South America has its back up against a wall. Look at any altitude map and you can see it running down virtually the entire west coast of the continent, the Andean Mountain range, the “Andes.” In Colombia, the Andes include the Volcanoes, Nevado del Huila and Nevado del Tolima, which reach Colombian Cof 17,000 feet (more than 5,000 masl) and cast their long shadows over the coffee lands of the departments named after them, Huila and Tolima, home to Olam’s own Colombian Dulima coffee.
The Andes occupy the southwest portion of the Pacific rim ring of fire, known the “Andean Volcanic Belt,” which includes four zones (North, Central, South, and Austral) separated by volcanic gaps. Some might consider all this information about volcanic regions as too much information, but volcanic soil and coffee cultivation go together like peas and carrots, and understanding why coffee grows where it grows the way that it grows is part of Colombian coffee’s story.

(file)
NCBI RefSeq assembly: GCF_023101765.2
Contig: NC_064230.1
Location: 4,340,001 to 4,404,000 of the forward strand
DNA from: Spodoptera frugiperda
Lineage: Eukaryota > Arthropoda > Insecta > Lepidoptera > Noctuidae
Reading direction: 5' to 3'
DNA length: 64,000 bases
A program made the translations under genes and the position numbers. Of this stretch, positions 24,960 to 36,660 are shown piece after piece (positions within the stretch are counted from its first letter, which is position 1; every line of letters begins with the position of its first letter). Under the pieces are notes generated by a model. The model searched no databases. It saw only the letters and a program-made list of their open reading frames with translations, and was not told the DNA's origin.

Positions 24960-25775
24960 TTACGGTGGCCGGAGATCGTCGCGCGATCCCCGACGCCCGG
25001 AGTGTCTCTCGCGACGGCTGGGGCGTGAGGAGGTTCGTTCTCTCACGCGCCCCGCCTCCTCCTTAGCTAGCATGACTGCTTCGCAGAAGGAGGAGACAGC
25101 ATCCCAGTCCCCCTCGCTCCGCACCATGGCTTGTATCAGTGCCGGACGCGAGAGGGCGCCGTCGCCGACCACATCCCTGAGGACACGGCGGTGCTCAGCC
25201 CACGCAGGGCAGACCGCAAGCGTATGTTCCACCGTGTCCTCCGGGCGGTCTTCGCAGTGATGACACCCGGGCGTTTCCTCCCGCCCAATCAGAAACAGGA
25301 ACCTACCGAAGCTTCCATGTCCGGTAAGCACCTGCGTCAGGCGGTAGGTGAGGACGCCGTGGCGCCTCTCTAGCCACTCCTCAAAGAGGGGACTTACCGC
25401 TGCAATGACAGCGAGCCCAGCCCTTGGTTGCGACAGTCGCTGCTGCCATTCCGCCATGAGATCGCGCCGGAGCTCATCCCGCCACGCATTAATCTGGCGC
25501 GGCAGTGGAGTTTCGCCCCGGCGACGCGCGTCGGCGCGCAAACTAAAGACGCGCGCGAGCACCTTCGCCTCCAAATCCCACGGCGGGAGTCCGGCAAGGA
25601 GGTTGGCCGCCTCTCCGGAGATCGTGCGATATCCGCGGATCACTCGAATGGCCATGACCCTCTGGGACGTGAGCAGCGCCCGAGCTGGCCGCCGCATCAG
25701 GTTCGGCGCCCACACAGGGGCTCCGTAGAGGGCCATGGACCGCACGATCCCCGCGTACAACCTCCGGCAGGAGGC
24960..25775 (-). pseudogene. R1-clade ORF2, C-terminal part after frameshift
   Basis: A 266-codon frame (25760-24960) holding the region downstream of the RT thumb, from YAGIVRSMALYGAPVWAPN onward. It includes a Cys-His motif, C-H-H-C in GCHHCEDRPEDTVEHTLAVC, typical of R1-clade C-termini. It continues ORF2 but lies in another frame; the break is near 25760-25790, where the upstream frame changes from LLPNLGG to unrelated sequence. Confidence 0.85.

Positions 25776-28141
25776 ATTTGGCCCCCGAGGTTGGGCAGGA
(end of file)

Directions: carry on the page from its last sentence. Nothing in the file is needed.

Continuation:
Of the 74 volcanoes located in the Northern Zone, 19 are located in Colombia, including Huila and Tolima, both considered active, though Tolima has not experienced a major eruption in nearly 4,000 years. Huila has had significant eruptions within the last 10 years.
So, what’s the big deal with Colombian coffee and volcanic soil? Well, even though it’s been 4,000 years, the soil resulting from the last major eruption of Tolima is still considered “young soil” relative to how long it takes, say, a boulder to erode into soil (leaching nutrients the entire time). In the same way that young people are full of energy, young soils are filled with nutrients that are no longer found at the same levels in old (but wise) soils. There is a long list of elements on offer in volcanic soil that are fading or absent in other soils, such as high levels of potassium (sugar and citric acid) and nitrogen (amino acids and related to caffeine development). Also present is something called “Boron,” which arrived from outer space a long time ago, and is important to cell walls, the creation of enzymes, and the production of flowers and fruit, meaning Boron contributes to yield.